So, I did it. I didn't stop (well, I stopped to give my boys a kiss at their vantage point around mile 6, and then I started right up again -- stopping only counts if you do it because you're tired.) and I chatted my way up the final hill and finished at a total sprint. Which makes me think that perhaps I had energy to spare and could have paced myself better and shaved a bunch of minutes off my time (which was 1 hour and 24 minutes!) OH WELL. At least I wasn't one of the people who came to an abrupt halt at the 10K marker, thinking they were done, and then realizing that they still had .9 miles to go. Haha. I liked those people. There were a LOT of them. But the FRR is a random distance, so designed because it originally was just a bunch of guys deciding to run from one bar to another, which is a mission I can get behind, provided the second bar has a shower.
I don't know if you can see this, and this might be ethically suspect, but here's a photo of me after the race, looking like I just ran 7+ miles.
Anyway, despite some anxiety leading up to the actual race, almost entirely about administrative items (where will I park, what if I have to pee 4 minutes before race time, what if I show up and it's the wrong weekend, etc) once I was on the ground and milling around the start with the other 9,999 runners, I felt great. I ran the race with my friend Debbie (well, I hung out with her at the start until she took off like a shot and I haven't seen her since, but we pre-agreed to this), who is awesome* and who's run Falmouth before (since she is actually FROM Falmouth) and who is actually the reason and conduit to me running it at all. I was chattering about my half marathon training, and how I needed to find a 10K sometime in August to fit into my training schedule and there wasn't anything that really worked and she said, "How about the Falmouth Road Race?" and then mentioned charities give out numbers and then, less than 24 hours later, we were committed to raising random amounts of money for our chosen charities in exchange for our race spots. She chose the Massachusetts Down Syndrome Congress, for her son Jack, and I chose (obviously, don't you read this blog at all??) the Melanoma Foundation of New England, because Melanoma is my sworn enemy. Debbie was the top fundraiser for her charity, raising almost $3,000! Yay, Debbie!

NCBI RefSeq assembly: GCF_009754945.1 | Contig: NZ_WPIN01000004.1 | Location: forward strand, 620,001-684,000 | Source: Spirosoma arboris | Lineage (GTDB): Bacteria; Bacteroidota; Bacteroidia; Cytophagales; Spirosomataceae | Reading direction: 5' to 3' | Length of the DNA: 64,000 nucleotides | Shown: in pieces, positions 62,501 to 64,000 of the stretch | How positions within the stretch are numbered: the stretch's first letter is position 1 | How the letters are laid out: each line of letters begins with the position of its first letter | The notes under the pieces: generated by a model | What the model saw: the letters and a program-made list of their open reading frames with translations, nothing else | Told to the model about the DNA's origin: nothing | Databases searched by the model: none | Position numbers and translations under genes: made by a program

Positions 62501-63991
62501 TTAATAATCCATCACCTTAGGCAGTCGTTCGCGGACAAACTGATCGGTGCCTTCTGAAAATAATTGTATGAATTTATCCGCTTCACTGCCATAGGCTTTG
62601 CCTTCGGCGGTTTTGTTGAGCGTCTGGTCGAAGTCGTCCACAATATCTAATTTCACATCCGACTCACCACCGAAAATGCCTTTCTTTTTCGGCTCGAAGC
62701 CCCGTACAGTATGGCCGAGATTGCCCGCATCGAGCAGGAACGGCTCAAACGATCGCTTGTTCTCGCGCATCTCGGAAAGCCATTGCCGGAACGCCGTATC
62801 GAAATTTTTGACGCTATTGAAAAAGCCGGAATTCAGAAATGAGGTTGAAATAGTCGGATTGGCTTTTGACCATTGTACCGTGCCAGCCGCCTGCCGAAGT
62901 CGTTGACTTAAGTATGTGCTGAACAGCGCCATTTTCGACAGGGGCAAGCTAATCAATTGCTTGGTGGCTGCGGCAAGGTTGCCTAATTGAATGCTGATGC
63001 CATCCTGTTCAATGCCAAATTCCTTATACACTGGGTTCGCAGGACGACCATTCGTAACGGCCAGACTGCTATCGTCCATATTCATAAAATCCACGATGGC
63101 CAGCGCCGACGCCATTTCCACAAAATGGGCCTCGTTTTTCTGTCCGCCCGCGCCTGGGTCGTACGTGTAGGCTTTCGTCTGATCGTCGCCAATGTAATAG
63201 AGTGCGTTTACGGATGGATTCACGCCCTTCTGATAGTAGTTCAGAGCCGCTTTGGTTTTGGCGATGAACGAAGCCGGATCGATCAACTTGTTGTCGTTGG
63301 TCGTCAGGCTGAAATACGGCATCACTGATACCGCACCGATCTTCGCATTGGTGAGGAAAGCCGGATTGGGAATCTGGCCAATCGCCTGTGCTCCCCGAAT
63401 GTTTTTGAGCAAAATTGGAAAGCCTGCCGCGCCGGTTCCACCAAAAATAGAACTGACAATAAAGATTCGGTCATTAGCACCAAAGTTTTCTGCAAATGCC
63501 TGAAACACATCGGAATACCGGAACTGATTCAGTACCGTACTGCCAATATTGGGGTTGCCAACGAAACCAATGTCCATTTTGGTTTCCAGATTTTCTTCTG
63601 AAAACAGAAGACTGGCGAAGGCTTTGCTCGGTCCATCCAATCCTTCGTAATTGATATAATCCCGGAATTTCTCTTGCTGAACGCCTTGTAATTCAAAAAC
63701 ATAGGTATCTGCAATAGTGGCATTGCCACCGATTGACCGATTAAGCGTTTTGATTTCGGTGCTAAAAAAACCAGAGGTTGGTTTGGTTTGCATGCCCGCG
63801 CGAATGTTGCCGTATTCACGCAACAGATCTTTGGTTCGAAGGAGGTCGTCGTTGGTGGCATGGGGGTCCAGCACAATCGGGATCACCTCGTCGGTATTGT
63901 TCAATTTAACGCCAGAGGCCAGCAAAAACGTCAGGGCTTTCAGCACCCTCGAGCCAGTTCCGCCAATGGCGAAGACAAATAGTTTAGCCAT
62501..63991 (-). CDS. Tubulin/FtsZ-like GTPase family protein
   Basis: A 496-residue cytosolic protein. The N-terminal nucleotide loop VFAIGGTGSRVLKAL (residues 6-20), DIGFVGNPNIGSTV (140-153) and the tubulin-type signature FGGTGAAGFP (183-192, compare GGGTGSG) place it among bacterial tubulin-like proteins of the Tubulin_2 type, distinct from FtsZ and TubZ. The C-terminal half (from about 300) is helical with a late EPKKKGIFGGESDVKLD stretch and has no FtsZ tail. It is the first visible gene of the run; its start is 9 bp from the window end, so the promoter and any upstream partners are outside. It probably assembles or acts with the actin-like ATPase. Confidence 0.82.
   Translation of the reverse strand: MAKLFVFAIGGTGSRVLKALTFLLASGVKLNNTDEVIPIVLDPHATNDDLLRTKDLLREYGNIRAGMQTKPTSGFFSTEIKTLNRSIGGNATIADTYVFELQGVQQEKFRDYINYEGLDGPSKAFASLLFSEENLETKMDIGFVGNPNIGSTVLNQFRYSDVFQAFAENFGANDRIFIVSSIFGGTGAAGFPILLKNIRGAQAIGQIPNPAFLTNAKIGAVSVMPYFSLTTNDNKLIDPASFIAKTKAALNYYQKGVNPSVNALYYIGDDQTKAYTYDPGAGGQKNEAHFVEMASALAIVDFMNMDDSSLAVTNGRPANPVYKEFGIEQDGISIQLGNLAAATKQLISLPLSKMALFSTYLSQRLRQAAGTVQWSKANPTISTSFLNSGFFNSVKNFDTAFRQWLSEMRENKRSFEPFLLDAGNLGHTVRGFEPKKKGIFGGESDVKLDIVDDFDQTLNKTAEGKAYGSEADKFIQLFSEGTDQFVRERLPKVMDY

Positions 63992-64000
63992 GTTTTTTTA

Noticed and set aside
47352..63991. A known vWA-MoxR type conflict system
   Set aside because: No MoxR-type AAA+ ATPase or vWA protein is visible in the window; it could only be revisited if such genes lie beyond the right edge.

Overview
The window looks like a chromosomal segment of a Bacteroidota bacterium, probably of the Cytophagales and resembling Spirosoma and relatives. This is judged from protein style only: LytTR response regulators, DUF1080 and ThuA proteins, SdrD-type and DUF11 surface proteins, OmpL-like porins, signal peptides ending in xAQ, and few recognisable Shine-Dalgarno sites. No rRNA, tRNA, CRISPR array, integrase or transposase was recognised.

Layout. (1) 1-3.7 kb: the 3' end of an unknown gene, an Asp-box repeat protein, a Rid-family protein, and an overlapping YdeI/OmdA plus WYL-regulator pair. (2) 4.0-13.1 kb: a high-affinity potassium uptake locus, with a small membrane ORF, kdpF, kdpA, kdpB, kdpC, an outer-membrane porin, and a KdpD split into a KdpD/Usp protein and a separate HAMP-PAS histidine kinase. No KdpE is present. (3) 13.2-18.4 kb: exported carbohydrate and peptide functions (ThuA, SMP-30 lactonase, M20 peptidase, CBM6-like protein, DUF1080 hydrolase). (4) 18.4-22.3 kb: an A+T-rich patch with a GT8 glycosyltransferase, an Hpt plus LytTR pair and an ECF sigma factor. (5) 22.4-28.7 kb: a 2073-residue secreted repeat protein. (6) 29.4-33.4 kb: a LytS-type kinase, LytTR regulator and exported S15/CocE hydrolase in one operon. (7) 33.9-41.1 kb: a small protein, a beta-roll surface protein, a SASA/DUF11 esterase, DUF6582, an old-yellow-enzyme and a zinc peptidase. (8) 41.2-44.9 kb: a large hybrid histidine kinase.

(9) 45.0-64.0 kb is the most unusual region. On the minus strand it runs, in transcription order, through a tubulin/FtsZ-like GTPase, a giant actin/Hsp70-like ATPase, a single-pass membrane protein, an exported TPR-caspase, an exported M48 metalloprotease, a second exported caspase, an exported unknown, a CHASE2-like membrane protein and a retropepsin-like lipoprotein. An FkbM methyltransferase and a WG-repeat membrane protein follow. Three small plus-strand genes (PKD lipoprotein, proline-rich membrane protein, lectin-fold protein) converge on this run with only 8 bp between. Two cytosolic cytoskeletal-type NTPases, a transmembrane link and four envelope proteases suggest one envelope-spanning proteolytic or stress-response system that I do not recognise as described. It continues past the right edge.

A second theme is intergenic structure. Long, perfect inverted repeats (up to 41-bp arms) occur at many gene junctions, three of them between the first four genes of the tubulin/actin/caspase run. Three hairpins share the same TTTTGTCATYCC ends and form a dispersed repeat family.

Hahaaa. Love her.
In addition to finishing the actual race, I also raised $1491 for melanoma destruction. The MFNE is still accepting donations on behalf of me for the race, so if you, you know, wanted to tip me over the $1500 mark, by all means. In fact, if you want to donate, I'll run some victory laps around the lake and have Andy stand on the roadside, banging on a cowbell and shouting encouragement, in an attempt to simulate the FRR experience. The crowds were intense and kept me entertained the whole time. There were bands on the route, and random people reading your name off your number and yelling at you to keep it up (which kept me rubbernecking, who knew my name?? Oh, it's on my front. Over and over and over.) and super entertaining runners, like my personal favorite, the guy who was casually drinking a Corona and dribbling a tennis ball, who passed me around the 6.5 mile mark, and didn't appear to be breaking any sort of sweat. To that man, I tip my hat.
Also, for you, I will cop to one of my more embarrassing moments: My attempt to get photographed next to Chris Lambton, a.k.a. Cape Local Son/ final two in the most recent season of the Bachelorette, at the finish line.
I ran into two girls on my team (whom I'd never actually met before, but recognized due to our matching attire) on the final hill and I tapped one and was like, "HI I'M PAMELA BLAH BLAH BLAH HAHA I LIKE YOUR SHIRT" and she was like "cannot talk, dying" (because she'd been running a vastly faster pace than me for the whole race, which I treated like a sort of trot-ramble instead) and I was like "HAHA WHAT ANYWAY NICE SHIRT I MAKE JOKES HEY WE'RE ALMOST DONE WOO I TALK A LOT" and then I thought I saw the guy from the Bachelorette and the crowd was freaking out about this guy ("Look! It's him!"), who was running with a youngish kid, and I was DETERMINED to finish right exactly next to him for amusement purposes (my motivation for an alarmingly large percentage of what I do every day) so I flew off ZOOOOM and caught up with them and kept right next to them and people were all, "It's him! OMG! Woooo!!" and I'm bobbing and weaving all through the crowd with not even one iota of shame and then we finished and the announcer said, "Hey, it's Whoever SomeKid, who's been volunteering since he could walk, his parents Mr and Mrs Somekid have been running Falmouth for over thirty years, Yay SomeKid!" and I was like, Oh. Then I got some water and ate a hot dog and went home.
So, really, THANK YOU for all the donations and the encouragement. Raising this much money for melanoma research makes me a happy person. We hit the family plot at the cemetery on the way out of town and I wasn't as much of a wreck as I normally am, tidying up the graves, because I'd done something positive and proactive, so my kids rambling all over the place and chattering through their somewhat gothic visit to their grandmother's marker seemed just that tiniest bit sunnier (through a judicious slather of sunscreen, of course.)
And now, on to the half marathon with my sister in September, starting with a 9 mile run today. How much harder can 13.1 miles be?